I remember sitting on chairs in my driveway that frightening Tuesday afternoon, watching our kids play while my friend Lynn and I listened to the radio for the latest news on the World Trade Center terrorist attacks. Lynn was waiting to hear what had happened to her cousin, a Staten Island firefighter who was among the first to respond to the scene that morning. I was wondering what to tell my children. The world, it seemed, was falling apart.
Lynn and I didn’t know what else to do. We couldn’t – wouldn’t – watch the news. Not in front of our kids, who were all preschoolers at the time. So we did what we often did on warm, sunny afternoons: We had a playdate.
Our sons – between us, four of them- oblivious to what was happening just 30 miles from my house, tooled around the driveway on tricycles and ride-on toys, stopping now and then for snacks and bathroom breaks. Lynn and I opened juice boxes, adjusted bike helmets and kissed boo-boos, occasionally turning up the radio for a news update. We noticed that there were no airplanes in the sky.
Later, we found out that her cousin had died, one of some 350 firefighters to lose their lives in the Twin Towers attacks. And then we heard that one of our neighbors, too, had died, leaving behind a wife and three children. A few mornings after 9-11, Lynn and I huddled together at church at a mass honoring the victims, while our youngest sons sat in our laps, unusually still. We were both crying.
Since then, Lynn has had two more kids, and our boys have found different interests and different friends. I see her car pass by my house on her way to hockey practice, and she sees me when I’m coming home from soccer games. Now and then, we find ourselves at a barbeque or Back-to-School night, where we take a moment to catch up on things. Mostly though, we just wave as we pass by.
We used to talk to each other every day, mainly to set up carpools and arrange playdates, but also to talk about our fears, our families and our futures. But we simply don’t talk all that much anymore. We live right down the street from each other, but our lives have moved farther apart.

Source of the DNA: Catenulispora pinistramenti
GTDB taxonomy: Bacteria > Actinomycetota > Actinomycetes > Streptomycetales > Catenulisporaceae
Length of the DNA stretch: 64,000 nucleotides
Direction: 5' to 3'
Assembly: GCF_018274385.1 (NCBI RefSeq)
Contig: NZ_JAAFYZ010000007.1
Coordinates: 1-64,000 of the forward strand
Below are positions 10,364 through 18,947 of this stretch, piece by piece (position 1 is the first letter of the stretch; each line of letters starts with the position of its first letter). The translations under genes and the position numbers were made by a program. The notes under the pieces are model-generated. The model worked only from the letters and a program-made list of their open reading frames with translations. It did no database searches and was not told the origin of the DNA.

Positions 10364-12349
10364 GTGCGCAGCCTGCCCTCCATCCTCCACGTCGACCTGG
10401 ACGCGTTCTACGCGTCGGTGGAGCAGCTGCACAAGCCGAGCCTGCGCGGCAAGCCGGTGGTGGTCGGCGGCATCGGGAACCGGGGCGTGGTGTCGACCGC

And while that could, perhaps should make me feel wistful for the way our friendship used to be, it doesn’t. We were close when we needed it most, when our lives ran parallel, when we needed someone to pick up the kids after a birthday party or preschool.
We’re still close when we need it, like when her father passed away suddenly and when I had cancer. Lynn arrived one day the summer I was in chemotherapy with a tray full of delicious food and yellow flowers in a little vase. And for a moment, it was 9-11 again; we were there for each other.
Perhaps not all friendships are meant to endure at the same intensity, or at all. Kids seem to know this. My sons’ friends often come and go, and yet none of them seem to care about it. “He’s not really my friend anymore,” my son told me last week when I suggested a playdate. And he was right. What’s more, he was okay with it.
I prefer to think of my relationship with Lynn not as a friendship lost, but as a fond reminder of our days as young mothers. When I wave to Lynn, I’m indeed waving to a friend, but I’m also saying hello to how we used to be, to how we were there for each other when the world was falling apart.
Originally appeared on GoodHousekeeping.com.